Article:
Classes inside Classes

This is a discussion on Classes inside Classes within the C++ Programming forums, part of the General Programming Boards category; I was wondering if someone could give an example of how to use something like: Code: class TestClass { public: ...

  1. #1
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    Classes inside Classes

    I was wondering if someone could give an example of how to use something like:
    Code:
    class TestClass
    {
    public:
             TestClass();
             ~TestClass();
             class Test
             {
                  int x;
                  Test();
                  ~Test();
                  void Test2(int x);
             };
             void Test3(int x);
    };
    or something like that.

  2. #2
    mustang benny bennyandthejets's Avatar
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    Code:
    class Test
             {
                  int x;
                  Test();
                  ~Test();
                  void Test2(int x);
             };
    
    class TestClass
    {
    public:
             TestClass();
             ~TestClass();
             Test test;
             void Test3(int x);
    };
    benforbes@optusnet.com.au
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  3. #3
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    that only works for public functions then right? if it was somehow declared inside the other class couldn't it use the private declerations too? (assuming there were private declerations) or would the need inheritance?
    Last edited by LostGeneration; 11-16-2003 at 02:30 AM.

  4. #4
    &TH of undefined behavior Fordy's Avatar
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    Originally posted by bennyandthejets
    Code:
    class Test
             {
                  int x;
                  Test();
                  ~Test();
                  void Test2(int x);
             };
    
    class TestClass
    {
    public:
             TestClass();
             ~TestClass();
             Test test;
             void Test3(int x);
    };
    There's nothing wrong with inner classes...used in the right circumstances, they can be quite usefull.

    To use the OPs original code (with a few practical changes)

    Code:
    #include <iostream>
    
    class TestClass
    {
    public:
    	TestClass(){}
    	~TestClass(){}
    	class Test
    	{
    	public:
    		int x;
    		Test(){}
    		~Test(){}
    		void Test2(int x_){x = x_;}
    	};
    	int x;
    	void Test3(int x_){x = x_;}
    };
    
    int main(int argc, char *argv[])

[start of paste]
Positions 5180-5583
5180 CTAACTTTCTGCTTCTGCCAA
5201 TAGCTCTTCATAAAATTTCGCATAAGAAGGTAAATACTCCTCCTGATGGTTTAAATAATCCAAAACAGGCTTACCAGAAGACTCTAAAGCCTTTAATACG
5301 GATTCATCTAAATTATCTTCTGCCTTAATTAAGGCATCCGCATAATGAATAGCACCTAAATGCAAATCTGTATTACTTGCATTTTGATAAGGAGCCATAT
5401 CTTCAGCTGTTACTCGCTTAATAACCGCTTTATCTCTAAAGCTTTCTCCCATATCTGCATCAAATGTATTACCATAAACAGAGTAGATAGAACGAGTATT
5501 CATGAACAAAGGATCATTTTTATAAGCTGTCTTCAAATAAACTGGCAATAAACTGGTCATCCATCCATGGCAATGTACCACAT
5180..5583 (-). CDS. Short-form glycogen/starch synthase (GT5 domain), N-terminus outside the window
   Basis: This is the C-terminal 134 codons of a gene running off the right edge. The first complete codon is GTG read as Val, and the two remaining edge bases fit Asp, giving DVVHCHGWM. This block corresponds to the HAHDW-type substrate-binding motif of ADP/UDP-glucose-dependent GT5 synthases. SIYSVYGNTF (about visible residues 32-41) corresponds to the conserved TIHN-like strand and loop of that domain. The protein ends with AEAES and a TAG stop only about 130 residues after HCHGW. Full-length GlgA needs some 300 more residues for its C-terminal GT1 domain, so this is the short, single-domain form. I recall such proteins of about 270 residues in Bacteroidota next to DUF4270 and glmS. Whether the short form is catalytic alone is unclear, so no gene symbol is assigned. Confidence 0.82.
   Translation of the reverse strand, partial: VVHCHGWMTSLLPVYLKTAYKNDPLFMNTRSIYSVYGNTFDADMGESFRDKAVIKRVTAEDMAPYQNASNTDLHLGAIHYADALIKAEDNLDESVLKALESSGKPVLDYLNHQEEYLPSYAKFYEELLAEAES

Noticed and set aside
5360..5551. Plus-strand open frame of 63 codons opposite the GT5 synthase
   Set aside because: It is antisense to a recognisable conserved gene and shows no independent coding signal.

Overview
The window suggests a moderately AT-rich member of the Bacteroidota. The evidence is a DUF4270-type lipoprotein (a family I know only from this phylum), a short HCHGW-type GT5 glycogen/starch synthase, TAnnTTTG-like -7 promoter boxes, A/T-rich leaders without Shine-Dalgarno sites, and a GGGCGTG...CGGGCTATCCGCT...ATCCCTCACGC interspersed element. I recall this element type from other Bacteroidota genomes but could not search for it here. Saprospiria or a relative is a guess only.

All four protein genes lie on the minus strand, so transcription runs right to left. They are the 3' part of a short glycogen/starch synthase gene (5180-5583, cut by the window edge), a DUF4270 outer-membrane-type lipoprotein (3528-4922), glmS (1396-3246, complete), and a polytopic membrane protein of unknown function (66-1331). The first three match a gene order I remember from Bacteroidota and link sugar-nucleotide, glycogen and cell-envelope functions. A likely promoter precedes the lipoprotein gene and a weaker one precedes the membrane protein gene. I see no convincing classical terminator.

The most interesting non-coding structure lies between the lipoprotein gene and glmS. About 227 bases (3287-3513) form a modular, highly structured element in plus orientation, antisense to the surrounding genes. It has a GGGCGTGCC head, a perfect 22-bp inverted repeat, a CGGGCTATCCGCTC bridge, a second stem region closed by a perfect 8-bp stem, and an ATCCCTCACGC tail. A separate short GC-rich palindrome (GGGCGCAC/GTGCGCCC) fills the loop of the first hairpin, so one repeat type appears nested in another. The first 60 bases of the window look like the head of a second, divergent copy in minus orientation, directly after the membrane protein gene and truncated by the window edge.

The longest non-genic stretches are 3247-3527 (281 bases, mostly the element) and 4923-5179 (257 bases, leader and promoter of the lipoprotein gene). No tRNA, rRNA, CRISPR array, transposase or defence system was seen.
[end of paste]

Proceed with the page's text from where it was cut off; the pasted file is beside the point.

{
    	TestClass::Test foo;
    	foo.Test2(10);
    	std::cout << foo.x << std::endl;
    
    	TestClass bar;
    	bar.Test3(20);
    	std::cout << bar.x << std::endl;
    }

  5. #5
    mustang benny bennyandthejets's Avatar
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    So it's like a namespace is it? You can group together a bunch of things?

    BTW, you forgot to return from main() .
    benforbes@optusnet.com.au
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  6. #6
    &TH of undefined behavior Fordy's Avatar
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    Originally posted by bennyandthejets
    So it's like a namespace is it? You can group together a bunch of things?
    The inner class can be addressed like a namespace, but it can be handy when you want a private inner class that's more or less invisible to the user of the outer class.....have a peek at this thread I did a while ago on proxy classes - Multidimensional arrays

    Originally posted by bennyandthejets
    BTW, you forgot to return from main() .
    You dont need to if your compiler is fairly C++ complient. Only old non complient compilers like VC++6 force the explicit return from main.

  7. #7
    Toaster Zach L.'s Avatar
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    The most common usage I've seen for nested classes is to hide the implementation of the class completely. For example:

    Code:
    // In the header file.
    class A
    {
    public:
      // ... Stuff ...
    private:
      struct data;
      data* data_ptr;
    };
    Now, the 'data' struct is implemented in the source file. 'data_ptr' is the only (except in exceptional circumstances) private data member of A. In a large project, this means that if you change the internal data of the class, you only need to recompile the class and relink the program, not relink everything that depends on A.h
    The word rap as it applies to music is the result of a peculiar phonological rule which has stripped the word of its initial voiceless velar stop.

  8. #8
    Senior Member joshdick's Avatar
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    I've seen classes declared within classes to set up classes for exceptions to throw like OutOfRange and such.
    FAQ

    "The computer programmer is a creator of universes for which he alone is responsible. Universes of virtually unlimited complexity can be created in the form of computer programs." -- Joseph Weizenbaum.

    "If you cannot grok the overall structure of a program while taking a shower, you are not ready to code it." -- Richard Pattis.

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